# What are the known large cardinal axioms for which weaker and stronger set theories "catch up"?

I will clarify what I mean by the title in the following four ways:

For which cardinals $$\kappa$$ do we have that ZFC-(Powerset axiom)+$$\exists\kappa$$ is equiconsistent with ZFC? If that is not possible, for which cardinals $$\kappa$$ is the former theory stronger proof-theoretically, and what is the "weakest" cardinal axiom that can be taken so that that is the case?

Alternatively, for which cardinal axioms or axiom schema $$A$$ do we have that ZFC-(Powerset axiom)+$$A$$ is equiconsistent with ZFC+$$A$$? Is that even possible?

Alternatively, for which cardinals $$\kappa$$ do we have that CZF+$$\exists\kappa$$ or KP+$$\exists\kappa$$ is equiconsistent with ZF? If that is not possible, what is the "weakest" cardinal axiom that can be taken so that the former is stronger consistency or proof-theoretically-wise?

Are there cardinal axioms $$A$$ for which KP+$$A$$ or CZF+$$A$$ are as strong as ZFC-(Powerset axiom)+$$A$$? How about ZF+$$A$$?

• I don't know about CZF, but for KP and ZFC-powerset the answer will be essentially never. This is because ZFC proves various reflection principles - for any finite collection of formulas, there is going to be some set satisfying these formulas. KP is implied by a finitely axiomatizable fragment of ZFC, so ZFC+T always implies Con(KP+T). For ZFC-powerset, in many cases we can instead pick $H_\kappa$ still satisfying T, and if $\kappa$ is regular, it will satisfy ZFC-powerset. Commented Mar 24, 2022 at 18:22
• For CZF this kind of question is really going to depend on how you formalize the large cardinal axiom in question. Classically equivalent formulations of axioms are frequently not intuitionistically equivalent. Commented Mar 24, 2022 at 18:31
• @JamesHanson I would expect that to be the case for ZFC-powerset too. My proposed idea works for "local" definitions, in the sense of saying that if $\kappa$ has a large cardinal property, then it also does in $H_\lambda$ for some $\lambda$. But for more "global" definitions like using correctness or elementary embedding definitions the answer might be different. Commented Mar 24, 2022 at 18:36

Are there cardinal axioms $$A$$ for which KP+$$A$$ or CZF+$$A$$ are as strong as ZFC-(Powerset axiom)+$$A$$? How about ZF+$$A$$?

In this answer I am going to treat this as a "know it when you see it" question, and attempt to give an answer that you may find satisfying even without a uniform treatment of what the canonical way is to formalize $$A$$ constructively.

In Hanul Jeon's talk slides "Very large set axioms over Constructive set theories" (2022, Cornell Logic Seminar) it is stated that the theories $$\mathrm{CZF}$$+"$$V$$ is totally Reinhardt" and $$\mathrm{ZF}$$+"$$V$$ is totally Reinhardt" are equiconsistent. The proof of one direction (constructive interpreting classical) is given in Jeon and Matthews's preprint with the same title, but there are some technicalities with formalizing "$$V$$ is totally Reinhardt", in which second-order versions of $$\mathrm{CZF}$$ and $$\mathrm{ZF}$$ have to be used.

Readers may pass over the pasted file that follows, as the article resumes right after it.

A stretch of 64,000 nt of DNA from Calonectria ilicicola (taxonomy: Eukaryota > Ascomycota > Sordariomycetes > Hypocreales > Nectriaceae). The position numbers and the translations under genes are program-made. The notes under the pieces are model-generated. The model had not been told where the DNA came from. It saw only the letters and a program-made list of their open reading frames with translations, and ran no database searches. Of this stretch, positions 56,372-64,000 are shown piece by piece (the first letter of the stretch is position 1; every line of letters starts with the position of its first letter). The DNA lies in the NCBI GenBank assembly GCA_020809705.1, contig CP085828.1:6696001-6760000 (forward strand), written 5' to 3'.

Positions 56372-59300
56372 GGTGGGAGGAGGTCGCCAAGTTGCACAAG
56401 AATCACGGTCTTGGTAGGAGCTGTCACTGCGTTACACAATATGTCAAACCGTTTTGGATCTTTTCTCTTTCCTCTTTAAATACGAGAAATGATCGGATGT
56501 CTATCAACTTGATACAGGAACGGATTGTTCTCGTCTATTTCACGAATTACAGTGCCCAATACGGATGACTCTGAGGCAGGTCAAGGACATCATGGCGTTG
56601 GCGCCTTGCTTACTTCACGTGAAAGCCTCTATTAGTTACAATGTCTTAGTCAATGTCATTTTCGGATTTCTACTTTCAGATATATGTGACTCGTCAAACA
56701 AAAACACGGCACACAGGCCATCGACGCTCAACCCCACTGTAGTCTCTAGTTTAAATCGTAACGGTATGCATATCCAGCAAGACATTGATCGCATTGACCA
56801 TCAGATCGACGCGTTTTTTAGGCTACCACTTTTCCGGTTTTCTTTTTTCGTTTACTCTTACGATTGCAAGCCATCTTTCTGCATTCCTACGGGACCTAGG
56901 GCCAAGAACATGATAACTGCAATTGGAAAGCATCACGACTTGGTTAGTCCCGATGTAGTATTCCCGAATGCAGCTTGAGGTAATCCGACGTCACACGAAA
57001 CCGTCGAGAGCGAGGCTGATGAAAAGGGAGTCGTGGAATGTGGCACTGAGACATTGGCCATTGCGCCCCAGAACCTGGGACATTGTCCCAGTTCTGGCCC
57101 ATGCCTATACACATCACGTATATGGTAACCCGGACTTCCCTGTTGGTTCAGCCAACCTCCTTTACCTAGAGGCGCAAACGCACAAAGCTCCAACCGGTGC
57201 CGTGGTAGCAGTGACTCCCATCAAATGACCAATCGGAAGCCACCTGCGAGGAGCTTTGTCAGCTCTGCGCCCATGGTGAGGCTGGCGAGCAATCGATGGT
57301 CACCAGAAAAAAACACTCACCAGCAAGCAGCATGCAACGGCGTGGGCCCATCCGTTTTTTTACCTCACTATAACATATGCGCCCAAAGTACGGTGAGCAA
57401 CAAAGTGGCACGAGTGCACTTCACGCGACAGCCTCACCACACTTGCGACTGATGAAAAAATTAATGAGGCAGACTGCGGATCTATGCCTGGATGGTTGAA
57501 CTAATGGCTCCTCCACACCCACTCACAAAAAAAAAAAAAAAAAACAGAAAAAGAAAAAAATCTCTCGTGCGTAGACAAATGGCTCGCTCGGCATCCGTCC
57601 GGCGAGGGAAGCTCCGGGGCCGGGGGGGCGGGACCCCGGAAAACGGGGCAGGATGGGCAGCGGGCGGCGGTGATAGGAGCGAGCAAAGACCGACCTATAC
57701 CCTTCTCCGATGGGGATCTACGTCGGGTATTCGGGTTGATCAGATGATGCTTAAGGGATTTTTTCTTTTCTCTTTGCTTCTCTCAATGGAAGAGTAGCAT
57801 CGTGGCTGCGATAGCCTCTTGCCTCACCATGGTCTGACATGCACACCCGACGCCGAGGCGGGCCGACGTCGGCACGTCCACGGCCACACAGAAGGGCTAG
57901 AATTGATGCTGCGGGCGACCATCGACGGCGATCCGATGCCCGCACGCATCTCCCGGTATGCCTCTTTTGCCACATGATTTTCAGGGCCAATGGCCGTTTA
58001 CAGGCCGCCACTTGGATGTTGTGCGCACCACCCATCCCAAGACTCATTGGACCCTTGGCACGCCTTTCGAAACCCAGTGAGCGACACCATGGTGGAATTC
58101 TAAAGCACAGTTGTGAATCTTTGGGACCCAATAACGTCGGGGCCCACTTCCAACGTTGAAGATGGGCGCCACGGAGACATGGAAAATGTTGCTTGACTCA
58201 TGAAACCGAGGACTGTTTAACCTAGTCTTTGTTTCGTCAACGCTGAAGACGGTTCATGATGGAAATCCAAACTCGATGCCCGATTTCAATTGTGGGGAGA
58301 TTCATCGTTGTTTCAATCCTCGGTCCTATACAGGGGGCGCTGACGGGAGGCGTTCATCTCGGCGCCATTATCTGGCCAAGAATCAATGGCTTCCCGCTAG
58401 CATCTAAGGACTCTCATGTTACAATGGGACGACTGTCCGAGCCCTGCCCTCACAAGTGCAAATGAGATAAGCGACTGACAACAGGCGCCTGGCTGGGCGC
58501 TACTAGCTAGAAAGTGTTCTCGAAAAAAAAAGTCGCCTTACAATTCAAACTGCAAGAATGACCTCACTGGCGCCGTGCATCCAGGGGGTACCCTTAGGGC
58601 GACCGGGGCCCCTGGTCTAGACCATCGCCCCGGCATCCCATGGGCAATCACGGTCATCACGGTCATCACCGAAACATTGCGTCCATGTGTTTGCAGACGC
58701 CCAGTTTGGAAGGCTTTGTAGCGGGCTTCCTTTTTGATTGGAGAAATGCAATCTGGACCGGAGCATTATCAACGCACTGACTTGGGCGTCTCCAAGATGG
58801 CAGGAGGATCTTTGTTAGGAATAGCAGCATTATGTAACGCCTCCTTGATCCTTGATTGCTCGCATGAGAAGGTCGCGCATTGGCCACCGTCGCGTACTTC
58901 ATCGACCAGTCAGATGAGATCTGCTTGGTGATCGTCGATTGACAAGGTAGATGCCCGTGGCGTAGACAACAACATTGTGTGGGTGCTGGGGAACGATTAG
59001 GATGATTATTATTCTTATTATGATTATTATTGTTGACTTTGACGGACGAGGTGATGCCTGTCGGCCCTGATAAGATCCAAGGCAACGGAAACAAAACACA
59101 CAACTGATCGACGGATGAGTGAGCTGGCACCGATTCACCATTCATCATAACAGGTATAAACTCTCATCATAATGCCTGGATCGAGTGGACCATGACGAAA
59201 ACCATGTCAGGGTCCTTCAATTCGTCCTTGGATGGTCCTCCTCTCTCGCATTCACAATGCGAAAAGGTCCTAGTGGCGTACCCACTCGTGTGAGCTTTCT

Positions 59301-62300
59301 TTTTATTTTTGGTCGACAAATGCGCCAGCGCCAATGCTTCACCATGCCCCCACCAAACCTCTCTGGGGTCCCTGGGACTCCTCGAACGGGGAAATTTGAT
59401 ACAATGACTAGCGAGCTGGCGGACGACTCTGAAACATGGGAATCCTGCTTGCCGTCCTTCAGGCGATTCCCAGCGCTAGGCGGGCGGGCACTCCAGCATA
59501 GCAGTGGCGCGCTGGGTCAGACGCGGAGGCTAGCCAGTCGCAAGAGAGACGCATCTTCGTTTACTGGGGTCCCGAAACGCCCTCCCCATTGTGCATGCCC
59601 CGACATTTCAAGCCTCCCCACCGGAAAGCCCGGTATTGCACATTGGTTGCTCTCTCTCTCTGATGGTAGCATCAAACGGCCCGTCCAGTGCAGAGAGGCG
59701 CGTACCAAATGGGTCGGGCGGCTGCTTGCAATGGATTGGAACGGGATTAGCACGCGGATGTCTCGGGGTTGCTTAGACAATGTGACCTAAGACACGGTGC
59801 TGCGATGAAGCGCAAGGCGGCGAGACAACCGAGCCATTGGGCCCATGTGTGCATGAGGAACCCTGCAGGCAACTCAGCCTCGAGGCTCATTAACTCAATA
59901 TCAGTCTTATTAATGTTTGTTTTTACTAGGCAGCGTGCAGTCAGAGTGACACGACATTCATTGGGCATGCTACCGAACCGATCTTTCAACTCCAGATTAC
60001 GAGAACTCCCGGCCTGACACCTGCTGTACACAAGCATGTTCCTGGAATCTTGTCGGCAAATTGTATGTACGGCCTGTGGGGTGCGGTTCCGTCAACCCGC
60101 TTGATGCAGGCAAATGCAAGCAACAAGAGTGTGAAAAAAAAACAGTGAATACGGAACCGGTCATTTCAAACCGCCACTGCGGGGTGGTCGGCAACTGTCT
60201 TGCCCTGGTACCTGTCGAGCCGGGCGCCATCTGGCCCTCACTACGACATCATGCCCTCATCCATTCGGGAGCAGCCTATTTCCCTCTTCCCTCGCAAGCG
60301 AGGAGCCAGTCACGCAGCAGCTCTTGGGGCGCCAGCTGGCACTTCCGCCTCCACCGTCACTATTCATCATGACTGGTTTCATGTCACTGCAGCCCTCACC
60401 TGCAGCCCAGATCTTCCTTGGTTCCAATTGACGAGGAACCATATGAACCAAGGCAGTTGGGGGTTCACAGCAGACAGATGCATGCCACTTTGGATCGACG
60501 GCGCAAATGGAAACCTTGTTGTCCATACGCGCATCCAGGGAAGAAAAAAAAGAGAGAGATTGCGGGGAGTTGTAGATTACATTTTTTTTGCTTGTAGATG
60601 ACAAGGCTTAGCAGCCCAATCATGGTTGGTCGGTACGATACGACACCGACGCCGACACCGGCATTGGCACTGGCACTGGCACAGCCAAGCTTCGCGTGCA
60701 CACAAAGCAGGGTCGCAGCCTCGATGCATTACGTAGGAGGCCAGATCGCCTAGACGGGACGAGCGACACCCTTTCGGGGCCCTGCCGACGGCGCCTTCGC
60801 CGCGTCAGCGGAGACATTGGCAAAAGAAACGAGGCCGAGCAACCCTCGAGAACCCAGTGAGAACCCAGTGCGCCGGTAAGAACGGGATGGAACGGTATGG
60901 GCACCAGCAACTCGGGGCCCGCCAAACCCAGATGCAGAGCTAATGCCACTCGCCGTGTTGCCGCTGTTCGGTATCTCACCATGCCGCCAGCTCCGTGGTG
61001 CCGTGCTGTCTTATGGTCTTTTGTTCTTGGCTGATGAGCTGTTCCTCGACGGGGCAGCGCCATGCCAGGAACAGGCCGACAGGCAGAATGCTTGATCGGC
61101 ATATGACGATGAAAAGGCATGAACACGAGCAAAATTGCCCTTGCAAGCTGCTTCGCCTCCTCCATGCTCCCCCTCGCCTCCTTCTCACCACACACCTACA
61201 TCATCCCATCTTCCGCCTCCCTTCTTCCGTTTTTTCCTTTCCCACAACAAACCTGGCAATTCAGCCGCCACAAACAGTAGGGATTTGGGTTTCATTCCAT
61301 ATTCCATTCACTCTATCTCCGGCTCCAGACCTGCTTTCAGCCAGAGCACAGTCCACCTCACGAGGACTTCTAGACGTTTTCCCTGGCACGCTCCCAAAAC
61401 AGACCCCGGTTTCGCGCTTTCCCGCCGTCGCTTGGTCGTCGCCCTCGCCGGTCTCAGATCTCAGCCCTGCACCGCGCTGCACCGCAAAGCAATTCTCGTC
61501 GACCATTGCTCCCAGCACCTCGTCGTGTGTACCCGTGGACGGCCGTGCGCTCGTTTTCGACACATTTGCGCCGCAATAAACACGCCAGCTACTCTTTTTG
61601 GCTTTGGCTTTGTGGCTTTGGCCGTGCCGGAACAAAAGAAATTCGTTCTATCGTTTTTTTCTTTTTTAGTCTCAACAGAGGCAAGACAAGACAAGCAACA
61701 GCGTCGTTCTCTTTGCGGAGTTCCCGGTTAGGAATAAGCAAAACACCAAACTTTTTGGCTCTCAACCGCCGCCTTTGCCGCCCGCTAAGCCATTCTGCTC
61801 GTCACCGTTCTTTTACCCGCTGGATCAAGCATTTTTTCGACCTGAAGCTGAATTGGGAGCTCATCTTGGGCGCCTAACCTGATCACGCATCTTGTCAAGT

Every large cardinal property admits a formalization with the desired property. That is, every large cardinal property $$\text{LC}$$ admits a ZFC-provably equivalent formulation $$A$$ for which $$\newcommand{\ZFC}{\text{ZFC}}\ZFC^-+A$$ is equiconsistent with ZFC.

Let's begin with a lemma. (See my paper, Nonlinearity and illfoundedness in the large cardinal hierarchy of consistency strength for more along these lines.)

Lemma. There is an arithmetic sentence $$\sigma$$ such that $$\ZFC^-+\sigma$$ is equiconsistent with $$\ZFC$$.

Proof. Let $$\sigma$$ assert, "for any proof of a contradiction in $$\ZFC$$, there is a smaller proof of $$\neg\sigma$$ in $$\ZFC^-$$." Assume $$\text{Con}(\ZFC)$$, and hence $$\text{Con}(\ZFC^-)$$. If $$\text{Con}(\ZFC^-+\sigma)$$ fails, then there is a proof of $$\neg\sigma$$ from $$\ZFC^-$$. Since $$\text{Con}(\ZFC)$$ holds, there is no smaller proof of a contradiction in $$\ZFC$$, and so we can also easily prove $$\sigma$$ is true, contrary to $$\text{Con}(\ZFC^-)$$. So $$\text{Con}(\ZFC)$$ implies $$\text{Con}(\ZFC^-+\sigma)$$. Conversely, if $$\text{Con}(\ZFC)$$ fails yet $$\text{Con}(\ZFC^-+\sigma)$$ holds, then there is a proof of a contradiction in $$\ZFC$$, but no smaller proof of $$\neg\sigma$$ in $$\ZFC^-$$, and from this we can prove $$\neg\sigma$$, contrary to assumption. $$\Box$$

Theorem. For every large cardinal property $$\newcommand{\LC}{\text{LC}}$$, there is a $$\ZFC$$-provably equivalent formulation $$A$$ such that $$\ZFC^-+\exists \kappa A(\kappa)$$ is equiconsistent with $$\ZFC$$.

Proof. Let $$A(\kappa)$$ assert "if the power set axiom holds, then $$\LC(\kappa)$$, and if it does not, then $$\sigma$$." In $$\ZFC$$, the power set axiom holds, and so this property is equivalent to $$\LC(\kappa)$$ in $$\ZFC$$. But if it fails, we are asserting $$\sigma$$. If $$\text{Con}(\ZFC^-+\exists\kappa A(\kappa))$$, then either we get $$\text{Con}(\ZFC+\exists\kappa\LC(\kappa))$$ or we get $$\text{Con}(\ZFC^-+\sigma)$$, both of which imply $$\text{Con}(\ZFC)$$. Conversely, if $$\text{Con}(\ZFC)$$, then $$\text{Con}(\ZFC^-+\sigma)$$ and hence by going down to the hereditarily countable sets, we get $$\text{Con}(\ZFC^-+\exists \kappa A(\kappa)$$. $$\Box$$

I don't really work in CZF, but I expect that this kind of trick is fairly general.